In a first-of-its-kind investigation, the Virginian-Pilot tracked down more than 400 cases across the country in which people with mental illness died in jails, documenting the scope of a tragedy that’s been unfolding for decades: too many people are being jailed instead of treated and many are dying in horrific ways and under preventable circumstances.
The patterns found in the database are striking:
Officials and advocates were stunned. Not only did the investigation show the patterns of neglect, it also brought to light how dire the problem is and how little it has been studied.
It all started in August 2015 when Jamycheal Mitchell, 24, starved to death in the Hampton Roads Regional Jail in Portsmouth, Va., after being arrested for stealing a Mountain Dew and a Zebra cake. He’d long suffered from schizophrenia and bipolar disorder, and though he was ordered twice to a state hospital, he was left to languish in a cell in isolation until he starved to death.
Pilot reporter Gary Harki wanted to know how that could’ve happened. He was surprised to find dozens of others just as troubling throughout the country. His reporting on Mitchell’s death eventually led to a U.S. Justice Department investigation into how the jail treats inmates, especially those with mental illness.
In 2017, then-Virginian-Pilot editor Steve Gunn asked Harki to apply for the O’Brien Fellowship in Public Service Journalism at Marquette University to further study the issue of jails and mental health. Harki was awarded the fellowship and spent the 2017-18 school year working with Marquette students on this series.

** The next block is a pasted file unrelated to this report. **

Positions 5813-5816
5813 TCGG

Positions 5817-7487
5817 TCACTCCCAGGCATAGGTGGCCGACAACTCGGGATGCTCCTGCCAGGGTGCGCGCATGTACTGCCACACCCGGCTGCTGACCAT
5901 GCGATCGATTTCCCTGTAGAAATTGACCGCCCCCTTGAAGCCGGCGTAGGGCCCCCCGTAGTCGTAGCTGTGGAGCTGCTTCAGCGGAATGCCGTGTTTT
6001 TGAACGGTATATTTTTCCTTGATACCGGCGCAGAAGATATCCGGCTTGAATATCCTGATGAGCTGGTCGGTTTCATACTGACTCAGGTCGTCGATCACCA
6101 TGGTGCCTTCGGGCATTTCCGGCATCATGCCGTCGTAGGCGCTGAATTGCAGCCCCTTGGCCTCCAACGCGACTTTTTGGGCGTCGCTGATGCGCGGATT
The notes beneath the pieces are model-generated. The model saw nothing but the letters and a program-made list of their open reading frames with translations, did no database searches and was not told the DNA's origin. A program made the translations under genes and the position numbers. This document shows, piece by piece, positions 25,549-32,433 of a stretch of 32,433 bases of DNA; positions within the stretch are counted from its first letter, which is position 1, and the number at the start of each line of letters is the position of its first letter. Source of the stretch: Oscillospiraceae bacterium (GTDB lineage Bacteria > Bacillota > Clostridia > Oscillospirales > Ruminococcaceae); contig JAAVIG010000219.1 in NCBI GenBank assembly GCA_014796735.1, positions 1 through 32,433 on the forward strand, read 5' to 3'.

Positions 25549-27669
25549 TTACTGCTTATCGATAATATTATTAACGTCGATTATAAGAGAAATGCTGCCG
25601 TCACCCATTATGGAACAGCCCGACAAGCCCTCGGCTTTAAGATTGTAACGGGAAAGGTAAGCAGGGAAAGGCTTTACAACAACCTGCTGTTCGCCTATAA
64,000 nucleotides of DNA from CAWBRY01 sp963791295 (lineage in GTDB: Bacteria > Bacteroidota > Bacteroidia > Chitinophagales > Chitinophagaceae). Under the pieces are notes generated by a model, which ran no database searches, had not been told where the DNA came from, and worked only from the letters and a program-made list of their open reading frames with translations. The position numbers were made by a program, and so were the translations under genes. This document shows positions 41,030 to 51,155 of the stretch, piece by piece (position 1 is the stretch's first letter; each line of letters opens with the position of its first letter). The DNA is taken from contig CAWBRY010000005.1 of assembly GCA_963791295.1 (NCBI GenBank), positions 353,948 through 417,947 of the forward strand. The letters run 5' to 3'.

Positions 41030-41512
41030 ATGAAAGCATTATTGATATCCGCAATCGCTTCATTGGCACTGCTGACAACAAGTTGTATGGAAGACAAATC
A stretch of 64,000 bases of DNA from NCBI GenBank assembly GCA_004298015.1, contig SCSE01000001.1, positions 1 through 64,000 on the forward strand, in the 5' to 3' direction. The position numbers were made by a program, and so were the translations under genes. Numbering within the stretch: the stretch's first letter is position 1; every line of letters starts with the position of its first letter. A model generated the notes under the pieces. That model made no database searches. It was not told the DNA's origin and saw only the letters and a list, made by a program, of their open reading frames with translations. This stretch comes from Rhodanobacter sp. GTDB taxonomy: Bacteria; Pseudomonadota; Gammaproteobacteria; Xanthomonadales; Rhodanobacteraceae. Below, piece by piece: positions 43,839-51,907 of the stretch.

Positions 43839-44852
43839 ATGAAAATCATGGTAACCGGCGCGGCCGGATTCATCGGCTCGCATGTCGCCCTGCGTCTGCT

To capture the scope of the problem, Harki wanted to find a database of the cases in which someone with mental illness died in a jail. But no such resource existed, and few states track such cases. Harki and his students realized they’d have to build the database themselves.
First, they contacted each state to find out whether officials kept a list of jail deaths in which the inmate had been diagnosed with mental illness. Only Texas had detailed data. A few states offered limited information. Most provided nothing. In addition, Harki also contacted the federal Bureau of Justice Statistics, which gave him access to its limited data on such deaths through the Inter-University Consortium for Political and Social Research data enclave at the University of Michigan. Finally, Harki and the team crawled through page after page of Google searches, looking for accounts of circumstances surrounding deaths behind bars.